Further, the structure sits in a declared marine sanctuary. Demolition-triggered reef damage is a significant threat. A new beach, according to an Army Corps of Engineers study, would require replacing the Natatorium with the equivalent of a three-wall small boat harbor replicating the footprint of the Natatorium walls and its sand retention function to protect San Souci as well as the proposed added 100 feet of new beach. Go figure.
The proposal to "preserve" the arch by moving it is not an engineering possibility. It would have to be rebuilt as a reproduction. So much for preservation.
Finally, hundreds of pages of scientific and expert studies, including a $1.2 million environmental impact statement, show the least expensive, least environmentally harmful option is full restoration.
The idea of demolishing the Natatorium ranks up there with the attempts to demolish Iolani Palace for a parking lot and the Royal Hawaiian Hotel for a new high-rise hotel. The Waikiki War Memorial Natatorium is the last of the great historic treasures of the Waikiki shoreline. How we respond to this challenge will mark the greatness or failure of who we are as a people.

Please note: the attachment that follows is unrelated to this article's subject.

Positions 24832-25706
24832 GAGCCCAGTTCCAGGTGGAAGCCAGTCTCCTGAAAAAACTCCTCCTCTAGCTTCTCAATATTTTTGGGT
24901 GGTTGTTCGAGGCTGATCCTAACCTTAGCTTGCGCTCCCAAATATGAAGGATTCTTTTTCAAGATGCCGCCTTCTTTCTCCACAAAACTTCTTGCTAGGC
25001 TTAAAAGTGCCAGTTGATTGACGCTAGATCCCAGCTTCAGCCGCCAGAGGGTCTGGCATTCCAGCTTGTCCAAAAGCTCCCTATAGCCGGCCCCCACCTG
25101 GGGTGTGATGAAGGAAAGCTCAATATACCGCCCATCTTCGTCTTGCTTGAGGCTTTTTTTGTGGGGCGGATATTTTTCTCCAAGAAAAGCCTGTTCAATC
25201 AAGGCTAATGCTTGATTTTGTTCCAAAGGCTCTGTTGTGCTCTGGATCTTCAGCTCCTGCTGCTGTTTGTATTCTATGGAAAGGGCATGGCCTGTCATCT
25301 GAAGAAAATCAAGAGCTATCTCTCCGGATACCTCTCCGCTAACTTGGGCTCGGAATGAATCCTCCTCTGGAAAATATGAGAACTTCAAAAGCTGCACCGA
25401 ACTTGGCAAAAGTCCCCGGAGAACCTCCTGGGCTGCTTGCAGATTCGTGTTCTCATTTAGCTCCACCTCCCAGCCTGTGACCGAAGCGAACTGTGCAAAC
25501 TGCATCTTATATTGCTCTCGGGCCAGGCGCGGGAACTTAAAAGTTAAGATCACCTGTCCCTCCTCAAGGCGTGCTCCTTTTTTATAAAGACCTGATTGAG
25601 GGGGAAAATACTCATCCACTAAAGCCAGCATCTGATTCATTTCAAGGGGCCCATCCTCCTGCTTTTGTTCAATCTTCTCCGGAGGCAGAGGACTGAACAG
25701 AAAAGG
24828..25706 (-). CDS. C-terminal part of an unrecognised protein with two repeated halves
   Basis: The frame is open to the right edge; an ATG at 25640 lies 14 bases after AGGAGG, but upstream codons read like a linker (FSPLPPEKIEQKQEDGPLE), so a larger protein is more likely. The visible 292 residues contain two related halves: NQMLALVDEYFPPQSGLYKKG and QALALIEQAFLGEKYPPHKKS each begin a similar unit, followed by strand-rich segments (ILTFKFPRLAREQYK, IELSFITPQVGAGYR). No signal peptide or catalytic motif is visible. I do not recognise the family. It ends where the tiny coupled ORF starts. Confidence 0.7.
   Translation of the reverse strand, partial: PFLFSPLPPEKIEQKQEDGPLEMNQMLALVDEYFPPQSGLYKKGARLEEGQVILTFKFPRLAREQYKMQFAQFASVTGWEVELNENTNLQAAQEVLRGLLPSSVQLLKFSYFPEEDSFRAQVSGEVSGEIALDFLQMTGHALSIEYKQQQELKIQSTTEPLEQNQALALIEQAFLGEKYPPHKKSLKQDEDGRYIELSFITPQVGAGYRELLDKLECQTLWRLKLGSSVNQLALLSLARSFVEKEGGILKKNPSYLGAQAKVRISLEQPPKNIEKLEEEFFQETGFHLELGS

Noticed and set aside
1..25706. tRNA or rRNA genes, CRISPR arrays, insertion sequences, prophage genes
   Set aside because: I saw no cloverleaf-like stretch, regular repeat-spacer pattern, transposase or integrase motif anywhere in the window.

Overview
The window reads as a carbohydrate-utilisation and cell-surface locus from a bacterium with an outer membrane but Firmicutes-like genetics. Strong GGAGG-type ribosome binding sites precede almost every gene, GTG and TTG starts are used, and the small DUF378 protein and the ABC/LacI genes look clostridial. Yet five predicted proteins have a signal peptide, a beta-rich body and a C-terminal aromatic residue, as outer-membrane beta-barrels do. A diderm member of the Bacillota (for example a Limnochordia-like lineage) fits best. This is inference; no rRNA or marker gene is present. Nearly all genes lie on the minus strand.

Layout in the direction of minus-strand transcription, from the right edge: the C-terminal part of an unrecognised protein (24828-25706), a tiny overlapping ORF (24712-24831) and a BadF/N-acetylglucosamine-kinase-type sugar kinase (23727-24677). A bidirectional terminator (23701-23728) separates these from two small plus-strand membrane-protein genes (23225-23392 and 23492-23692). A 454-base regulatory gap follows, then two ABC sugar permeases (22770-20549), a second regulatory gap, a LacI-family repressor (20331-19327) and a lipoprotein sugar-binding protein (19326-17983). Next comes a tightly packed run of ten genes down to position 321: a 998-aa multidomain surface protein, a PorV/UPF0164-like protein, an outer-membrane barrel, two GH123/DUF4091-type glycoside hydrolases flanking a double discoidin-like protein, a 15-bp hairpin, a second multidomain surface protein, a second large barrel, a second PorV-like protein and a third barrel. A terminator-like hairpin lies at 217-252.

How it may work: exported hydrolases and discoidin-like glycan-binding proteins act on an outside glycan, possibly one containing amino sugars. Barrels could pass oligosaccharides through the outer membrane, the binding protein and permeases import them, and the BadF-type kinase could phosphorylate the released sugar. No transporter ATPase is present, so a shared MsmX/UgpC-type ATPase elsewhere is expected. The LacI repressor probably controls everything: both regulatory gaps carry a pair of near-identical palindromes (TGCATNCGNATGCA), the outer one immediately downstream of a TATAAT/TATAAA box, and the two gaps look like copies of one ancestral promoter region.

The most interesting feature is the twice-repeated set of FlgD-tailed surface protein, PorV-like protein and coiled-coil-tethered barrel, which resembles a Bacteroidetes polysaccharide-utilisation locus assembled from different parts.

Peter Apo is an Office of Hawaiian Affairs trustee; Steven M. Baldridge is president of BASE Structural Engineering; Brian Keaulana is a waterman; retired Lt. Gen. Benjamin R. Mixon is former commander of the U.S. Army Pacific; William M. Smith Jr. is an Olympic gold medalist and former director of the city Water Safety Department; and William Y. Thompson, is president of the 442nd Veterans Club.
Wednesday, October 19, 2011
Proposals are now being accepted for the American Battlefield Protection Program (ABPP) Battlefield Preservation Grants. Non-profit groups, academic institutions, and local, regional, state, and tribal governments are encouraged to apply.
Types of eligible projects inlude:
* Cultural Landscape Inventories
* Cultural Resource Documentation
* GIS Mapping
* National Register Nominations
* Preservation Plans
Since 1990, the ABPP has worked with partners like you to help protect and enhance more than 280 battlefields. Project funding has ranged from $5,000 to $75,000. The ABPP encourages, but does not require, matching funds or in-kind services for these projects. Application form, deadline and complete guidelines are available on-line at: www.nps.gov/history/hps/abpp/
For further information contact Kristen McMasters at: 202-354-2037.